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Sean Springer and Landon Ruble, Wheeler High School (WHS) juniors, decided to bring shopping carts instead of backpacks to school. They weren’t the only ones to decide to bring strange objects to carry their textbooks and assignments.
In fact, on February 24, several students brought scooters, miniature cars, baby strollers, tents, garbage cans, and more. These strange objects were brought to WHS thanks to the WHS Pep Club’s “Anything But a Backpack” Day.
Students were encouraged to participate in this unexpected event. Anyone participating was required to buy a wristband for $1 and had to follow a set of rules that prohibited any objects that were alive or motorized.
This allowed students to go wild with different ideas for possible objects. For instance, Ruble and Springer decided to bring shopping carts. Where they obtained these carts, or how, is a mystery to both them and others.
Ruble and Springer each started the day with putting all of their textbooks, assignments, and laptops in each of their respective shopping carts, and began walking to their classes. Ironically enough, they were each accompanied by a bluetooth speaker that they brought from home that played frequently loud music.
“I really enjoyed the fact that we got to do something crazy, and seeing people’s reactions made my day,” Ruble said. “I enjoyed making my peers and teachers laugh, and that’s why I decided to participate. I did it in the hopes of making someone’s day better by my funny attitude.”
Teachers were also participating in this event. Byron Faulstitch, WHS government and American history teacher, brought a baby stroller with him. Similarly, Natalie Mills, the English and digital media teacher, brought a hiking backpack and head-light with her.
The Digital Media class decided to gather a few students who participated in the event and rate their anything but a backpack. These ratings were prioritizing three categories of the participants’ object: speed, functionality, and creativity.
The ratings were very competitive, and the Digital Media class even decided to personally interview a few participants. It’s clear that Wheeler High School does not mess around when it comes to “Anything But A Backpack” Day.
Unfortunately, the WHS Talent Show was canceled for February 24, but it is currently being rescheduled. Students are encouraged to email Social Studies Teacher Jessica Ball if they’re interested in participating in the event. Some students may be singing, dancing, doing magic tricks, and even reading poems on stage.
Additionally, February 24 was the Fish and Chicken Fry at the WHS cafeteria. This event was sponsored by the WHS Softball team. Any students, and their families, interested had to show up at the cafeteria between the hours of 3:30 p.m. and 7 p.m to get a carryout box with their option of chicken, fish, or both.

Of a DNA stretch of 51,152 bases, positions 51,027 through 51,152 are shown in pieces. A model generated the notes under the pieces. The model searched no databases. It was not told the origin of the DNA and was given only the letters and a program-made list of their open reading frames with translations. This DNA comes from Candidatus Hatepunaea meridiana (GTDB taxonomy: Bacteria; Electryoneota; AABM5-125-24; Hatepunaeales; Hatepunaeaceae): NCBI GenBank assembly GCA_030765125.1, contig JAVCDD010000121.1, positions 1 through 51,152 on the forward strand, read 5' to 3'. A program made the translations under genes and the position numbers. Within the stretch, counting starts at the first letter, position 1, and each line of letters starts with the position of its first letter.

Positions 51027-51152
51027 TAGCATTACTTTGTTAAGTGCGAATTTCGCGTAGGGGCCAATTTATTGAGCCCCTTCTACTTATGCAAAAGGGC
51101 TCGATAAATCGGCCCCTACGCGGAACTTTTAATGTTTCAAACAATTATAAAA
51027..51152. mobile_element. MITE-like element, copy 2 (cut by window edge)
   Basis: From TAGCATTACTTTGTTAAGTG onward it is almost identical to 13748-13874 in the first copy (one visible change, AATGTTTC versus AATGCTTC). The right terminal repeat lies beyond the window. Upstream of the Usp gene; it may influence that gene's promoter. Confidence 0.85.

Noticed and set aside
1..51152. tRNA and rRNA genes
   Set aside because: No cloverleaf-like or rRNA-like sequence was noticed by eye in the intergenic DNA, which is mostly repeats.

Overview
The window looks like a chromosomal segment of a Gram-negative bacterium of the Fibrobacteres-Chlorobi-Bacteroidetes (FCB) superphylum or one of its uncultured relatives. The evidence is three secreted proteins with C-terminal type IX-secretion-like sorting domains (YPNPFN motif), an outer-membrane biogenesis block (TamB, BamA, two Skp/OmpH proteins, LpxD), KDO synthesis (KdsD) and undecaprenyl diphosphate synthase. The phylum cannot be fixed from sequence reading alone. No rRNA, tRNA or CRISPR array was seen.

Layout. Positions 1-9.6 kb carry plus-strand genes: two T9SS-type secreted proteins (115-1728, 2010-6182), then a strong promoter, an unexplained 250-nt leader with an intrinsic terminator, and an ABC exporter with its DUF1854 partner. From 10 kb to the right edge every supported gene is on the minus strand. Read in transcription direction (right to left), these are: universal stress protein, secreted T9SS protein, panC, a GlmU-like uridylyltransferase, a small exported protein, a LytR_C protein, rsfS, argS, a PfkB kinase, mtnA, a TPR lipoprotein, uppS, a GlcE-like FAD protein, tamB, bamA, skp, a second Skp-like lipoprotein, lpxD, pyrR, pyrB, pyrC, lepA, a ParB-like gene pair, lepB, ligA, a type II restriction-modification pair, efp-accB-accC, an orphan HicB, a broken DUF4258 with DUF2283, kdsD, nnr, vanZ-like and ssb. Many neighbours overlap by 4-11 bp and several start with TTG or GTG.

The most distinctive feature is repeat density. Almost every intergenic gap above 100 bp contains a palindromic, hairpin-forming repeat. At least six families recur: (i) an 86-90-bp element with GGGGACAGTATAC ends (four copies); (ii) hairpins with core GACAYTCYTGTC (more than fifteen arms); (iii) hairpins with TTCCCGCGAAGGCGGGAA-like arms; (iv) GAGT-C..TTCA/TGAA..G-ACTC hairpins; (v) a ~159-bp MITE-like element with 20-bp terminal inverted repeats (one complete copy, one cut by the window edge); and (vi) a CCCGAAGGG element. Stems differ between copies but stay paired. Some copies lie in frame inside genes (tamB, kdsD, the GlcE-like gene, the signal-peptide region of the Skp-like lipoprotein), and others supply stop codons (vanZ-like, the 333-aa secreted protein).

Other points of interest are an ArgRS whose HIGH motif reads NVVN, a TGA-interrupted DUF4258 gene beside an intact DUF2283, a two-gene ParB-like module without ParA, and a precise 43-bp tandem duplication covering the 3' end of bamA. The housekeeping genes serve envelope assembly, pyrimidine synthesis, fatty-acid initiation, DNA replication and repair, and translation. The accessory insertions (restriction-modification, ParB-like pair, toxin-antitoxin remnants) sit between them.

Why not spend that day munching on fried foods?
What’s coming up?
The Class of 2025 is also holding a Fish and Chicken Fry in the cafeteria. It’s scheduled for Friday, March 17 between the hours of 4 p.m. and 7 p.m. Several past students who participated in this fry called the food absolutely amazing.
The cost of these delicacies is only $14 for adults and $17 for senior citizens. What makes this fish fry so special is the fact that it’s an all-you-can-eat event!
For those interested in things other than fried chicken and fish, they have the opportunity to spend an entire day looking at stars, galaxies, black holes, and the mysteries of the universe. These individuals are WHS students who signed up to see the Adler Planetarium in Chicago.
Students will be visiting the planetarium on March 4.
Dan Kenning, head of the Science Department at WHS, will be one of the adults chaperoning this event. Coincidentally, he is also the teacher for Astronomy, a class offered to mainly juniors and seniors.
“A planetarium enables you to see a simulated view of the night sky projected onto a circular dome,” Kenning said. “It also allows an astronomer to fly you through space and virtually teach and show you information about various objects in the solar system or universe. The planetarium also has interactive displays that teach you about physics and astronomy and other worlds in the solar system. They have a five ton rock that fell from space that you can touch.”
Kenning encourages people interested in astronomy to go and visit, regardless of their involvement with the school. If students were unable to attend this year’s visit, fret not.
“There probably will be a trip like this one again next year, so if people couldn’t go this time around, they can go next year,” Kenning said.
Apart from the exhilarating events of analyzing the universe, the WHS Academic Teams are visiting Purdue University Northwest for their annual invitational. These teams, separated by their respective categories of English, Math, Science, Fine Arts, and Social Studies, will be participating in a “practice” competition.
Students who have previously not participated in a high school Academic Super Bowl will have the chance to experience it for the first time, while veterans have the opportunity to refresh their memories on how to compete. Food will be provided by the college, as well as drinks and some snacks.
Child Development Teacher Tasha Woods has recently returned from teaching the Union Township Middle School (UTMS) grade levels and began teaching at WHS.